Many Christians struggle to read the Old Testament. On the surface, it seems like a long string of unconnected stories with some genealogies sprinkled in. Add to that laws that seem to have very little to do with life in the 21st century. It is easy to see why Christians would look at the Old Testament, then look at the New Testament and wonder what the two had to do with each other.
Enter David Murray, professor of Old Testament and Practical Theology at Puritan Reformed Theological Seminary, with his new book Jesus On Every Page. He confesses that he often struggled as a young man with how he should read the Old Testament. In the Baptist church in which he grew up, they often heard Old Testament narratives in Sunday School, but rarely from the pulpit. He says that the Old Testament preaching that he did hear often had more in common with a historical lecture than a sermon. It was only after he had been hired to teach the Old Testament that he finally began to see how the Old Testament testifies to Jesus and speaks to Christians where they are right now. His goal in Jesus on Every Page is to fill in a gap of resources that gives ordinary Christians “sound principles and practical help for the average Christian who wants to explore this important way of knowing Jesus through His Word.”
There are two major sections in Jesus on Every Page. The first deals with the author’s own road to seeing Jesus throughout the Old Testament. He recounts his own story and shares the New Testament author’s perspective on Jesus in the Old Testament. He walks through the answers that Jesus, Paul, John, and Peter give to the question, “what is the Old Testament all about?” Their answers are not surprising, but the mass of New Testament evidence for how Christians should read the Old Testament is overwhelming. To a man, Jesus, Paul, Peter, and John all demonstrate the the entirety of the Old Testament points us to the person and work of Jesus. If this is the way that they saw the Old Testament, then it should become determinative for us as well.
The second half of Jesus on Every Page gives ten strategies for seeing Jesus in the Old Testament. While they are not broken up this way in the book, I think they can be categorized under two divisions. The first is seeing Jesus in the broad categories of Old Testament Genre. Murray discusses how the Christian can see Jesus in the Old Testament history books and in the Prophetic Books. He also takes smaller portions of the Old Testament and demonstrates the principle from the books of Psalms and Proverbs, as well as the creation narrative and the Law. Under a second heading, Murray helps Christians understand how to see Jesus in what could be called Old Testament phenomena that occur across all genres. In this examines the Old Testament types, appearances, characters, and covenants.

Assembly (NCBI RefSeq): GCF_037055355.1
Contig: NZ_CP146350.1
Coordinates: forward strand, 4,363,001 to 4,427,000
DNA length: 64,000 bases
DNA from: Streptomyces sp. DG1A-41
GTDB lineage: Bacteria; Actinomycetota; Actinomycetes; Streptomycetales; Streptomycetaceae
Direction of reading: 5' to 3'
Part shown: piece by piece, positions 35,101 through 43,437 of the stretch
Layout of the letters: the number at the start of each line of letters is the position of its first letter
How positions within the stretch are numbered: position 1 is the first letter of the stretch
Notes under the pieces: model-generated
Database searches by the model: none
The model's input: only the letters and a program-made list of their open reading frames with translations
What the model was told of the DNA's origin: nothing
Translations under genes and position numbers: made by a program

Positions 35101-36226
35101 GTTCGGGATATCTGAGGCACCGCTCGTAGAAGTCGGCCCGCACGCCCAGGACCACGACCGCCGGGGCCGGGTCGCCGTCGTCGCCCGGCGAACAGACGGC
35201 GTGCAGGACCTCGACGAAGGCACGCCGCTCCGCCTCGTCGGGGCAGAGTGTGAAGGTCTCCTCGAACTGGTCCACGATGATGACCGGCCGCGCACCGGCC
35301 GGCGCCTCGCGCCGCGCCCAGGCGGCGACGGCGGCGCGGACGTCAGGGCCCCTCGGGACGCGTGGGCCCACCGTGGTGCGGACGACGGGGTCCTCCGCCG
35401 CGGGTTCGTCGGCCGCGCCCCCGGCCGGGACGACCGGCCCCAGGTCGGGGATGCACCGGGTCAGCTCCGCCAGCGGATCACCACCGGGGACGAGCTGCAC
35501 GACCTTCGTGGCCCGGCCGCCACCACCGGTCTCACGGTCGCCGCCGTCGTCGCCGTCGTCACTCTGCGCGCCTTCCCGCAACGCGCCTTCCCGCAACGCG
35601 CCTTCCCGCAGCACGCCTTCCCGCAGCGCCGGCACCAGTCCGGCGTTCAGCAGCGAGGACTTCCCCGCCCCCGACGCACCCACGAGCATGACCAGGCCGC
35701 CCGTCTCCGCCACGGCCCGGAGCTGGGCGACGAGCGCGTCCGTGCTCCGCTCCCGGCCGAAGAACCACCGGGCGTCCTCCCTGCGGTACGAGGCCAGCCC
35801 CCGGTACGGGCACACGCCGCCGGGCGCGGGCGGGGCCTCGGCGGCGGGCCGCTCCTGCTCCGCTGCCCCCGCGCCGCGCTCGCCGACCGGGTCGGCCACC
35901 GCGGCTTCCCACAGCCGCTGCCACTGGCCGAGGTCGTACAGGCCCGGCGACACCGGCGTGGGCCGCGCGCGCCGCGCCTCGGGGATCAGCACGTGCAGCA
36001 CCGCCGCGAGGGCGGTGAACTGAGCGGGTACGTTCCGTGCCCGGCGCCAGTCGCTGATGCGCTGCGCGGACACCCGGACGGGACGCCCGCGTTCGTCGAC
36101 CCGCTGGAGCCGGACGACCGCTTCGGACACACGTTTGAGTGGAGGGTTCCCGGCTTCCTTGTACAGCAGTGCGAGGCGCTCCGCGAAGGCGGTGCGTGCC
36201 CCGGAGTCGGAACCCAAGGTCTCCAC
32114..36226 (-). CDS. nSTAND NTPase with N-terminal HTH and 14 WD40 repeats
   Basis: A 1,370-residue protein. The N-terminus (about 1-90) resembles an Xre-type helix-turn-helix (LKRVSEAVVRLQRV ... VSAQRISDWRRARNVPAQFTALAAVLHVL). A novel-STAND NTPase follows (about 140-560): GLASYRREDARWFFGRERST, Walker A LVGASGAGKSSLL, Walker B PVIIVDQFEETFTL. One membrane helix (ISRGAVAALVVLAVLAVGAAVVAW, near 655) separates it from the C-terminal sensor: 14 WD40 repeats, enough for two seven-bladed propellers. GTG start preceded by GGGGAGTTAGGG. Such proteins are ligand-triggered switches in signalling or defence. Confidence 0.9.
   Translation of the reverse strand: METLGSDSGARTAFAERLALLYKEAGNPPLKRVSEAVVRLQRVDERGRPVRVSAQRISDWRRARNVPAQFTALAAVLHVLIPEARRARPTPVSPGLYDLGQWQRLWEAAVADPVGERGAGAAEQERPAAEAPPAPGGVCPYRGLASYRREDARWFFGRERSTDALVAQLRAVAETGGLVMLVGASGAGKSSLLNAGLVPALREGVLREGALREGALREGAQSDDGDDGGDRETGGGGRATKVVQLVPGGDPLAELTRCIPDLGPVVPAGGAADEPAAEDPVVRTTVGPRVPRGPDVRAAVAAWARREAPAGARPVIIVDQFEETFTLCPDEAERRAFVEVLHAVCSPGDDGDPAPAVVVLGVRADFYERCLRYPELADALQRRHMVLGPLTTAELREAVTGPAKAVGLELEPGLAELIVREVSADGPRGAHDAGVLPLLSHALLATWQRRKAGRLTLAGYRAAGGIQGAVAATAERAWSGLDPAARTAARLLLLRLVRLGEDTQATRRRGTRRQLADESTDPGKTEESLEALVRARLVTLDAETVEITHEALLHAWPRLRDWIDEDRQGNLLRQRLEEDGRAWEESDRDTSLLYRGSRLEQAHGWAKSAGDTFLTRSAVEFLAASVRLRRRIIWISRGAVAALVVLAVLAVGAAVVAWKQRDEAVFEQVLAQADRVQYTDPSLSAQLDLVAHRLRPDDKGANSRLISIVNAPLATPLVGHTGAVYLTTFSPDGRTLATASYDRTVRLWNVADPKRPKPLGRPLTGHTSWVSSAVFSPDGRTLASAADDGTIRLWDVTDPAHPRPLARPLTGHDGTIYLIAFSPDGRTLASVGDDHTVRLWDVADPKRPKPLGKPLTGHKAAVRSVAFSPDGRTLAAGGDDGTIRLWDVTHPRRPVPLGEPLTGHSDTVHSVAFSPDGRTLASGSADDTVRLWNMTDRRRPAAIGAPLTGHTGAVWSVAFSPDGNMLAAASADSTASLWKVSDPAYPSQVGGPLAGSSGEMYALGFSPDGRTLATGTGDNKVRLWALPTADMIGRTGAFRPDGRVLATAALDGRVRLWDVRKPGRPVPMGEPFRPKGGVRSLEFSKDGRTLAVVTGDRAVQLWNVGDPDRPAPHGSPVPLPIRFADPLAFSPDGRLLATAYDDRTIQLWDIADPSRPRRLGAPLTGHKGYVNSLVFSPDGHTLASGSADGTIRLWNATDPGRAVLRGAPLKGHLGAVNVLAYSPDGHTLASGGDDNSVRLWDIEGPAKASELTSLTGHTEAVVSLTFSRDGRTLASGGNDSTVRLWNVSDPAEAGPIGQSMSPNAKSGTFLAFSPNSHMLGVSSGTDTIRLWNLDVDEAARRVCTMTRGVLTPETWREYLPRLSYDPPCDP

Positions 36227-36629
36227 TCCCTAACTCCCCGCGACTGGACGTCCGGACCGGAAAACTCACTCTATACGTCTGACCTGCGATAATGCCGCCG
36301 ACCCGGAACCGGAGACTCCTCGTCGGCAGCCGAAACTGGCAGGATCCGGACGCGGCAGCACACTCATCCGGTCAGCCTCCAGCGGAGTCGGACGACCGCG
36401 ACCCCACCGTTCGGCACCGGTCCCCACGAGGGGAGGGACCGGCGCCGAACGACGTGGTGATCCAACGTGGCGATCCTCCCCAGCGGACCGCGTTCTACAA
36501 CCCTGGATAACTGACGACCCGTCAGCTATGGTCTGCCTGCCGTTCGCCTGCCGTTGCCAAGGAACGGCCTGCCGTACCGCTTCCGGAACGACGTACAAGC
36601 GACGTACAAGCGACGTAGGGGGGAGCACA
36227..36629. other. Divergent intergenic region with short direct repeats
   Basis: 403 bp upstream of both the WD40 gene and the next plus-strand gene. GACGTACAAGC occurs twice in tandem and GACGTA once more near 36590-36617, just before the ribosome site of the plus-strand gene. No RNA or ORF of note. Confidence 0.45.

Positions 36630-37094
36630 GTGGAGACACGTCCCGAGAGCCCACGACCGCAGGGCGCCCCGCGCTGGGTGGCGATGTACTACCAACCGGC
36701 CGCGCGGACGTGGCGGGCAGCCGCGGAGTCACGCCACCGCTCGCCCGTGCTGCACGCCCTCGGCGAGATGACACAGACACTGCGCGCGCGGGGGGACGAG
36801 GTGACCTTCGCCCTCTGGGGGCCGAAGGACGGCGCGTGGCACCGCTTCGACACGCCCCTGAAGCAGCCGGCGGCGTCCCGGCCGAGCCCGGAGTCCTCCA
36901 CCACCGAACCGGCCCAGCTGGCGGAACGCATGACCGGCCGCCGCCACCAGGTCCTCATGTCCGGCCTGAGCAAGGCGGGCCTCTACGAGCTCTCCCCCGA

Jesus on Every Page fills a needed gap in Christian literature. As the author points out at the beginning, many works have been written to help pastors understand how to preach Jesus from the Old Testament, but few have been written to help Christians understand how to read the Old Testament in light of who Jesus is. I cannot think of another work that does what Murray’s work does. Additionally, Murray fills this gap in a way that is both helpful and accessible. A person who does not much about the Bible can pick up Jesus on Every Page and will understand most of what he writes about. In addition, it would help give them a framework for understanding what is going on in most of the significant sections of the Old Testament.
I encourage you to pick up Jesus on Every Page. It will help to increase your understanding of the Old Testament and how to see Jesus as you read it. This book will help to strengthen your understanding of Scripture, your knowledge of who God is, and your daily walk with him.
If you purchase Jesus on Every Page before August 31st, you can also pick up over $100 worth of resources that will increase your understanding of the Old Testament. You can find more details here.
(You can read other book reviews and takeaways here.)
Don’t Be Ashamed of the Old Testament and Paul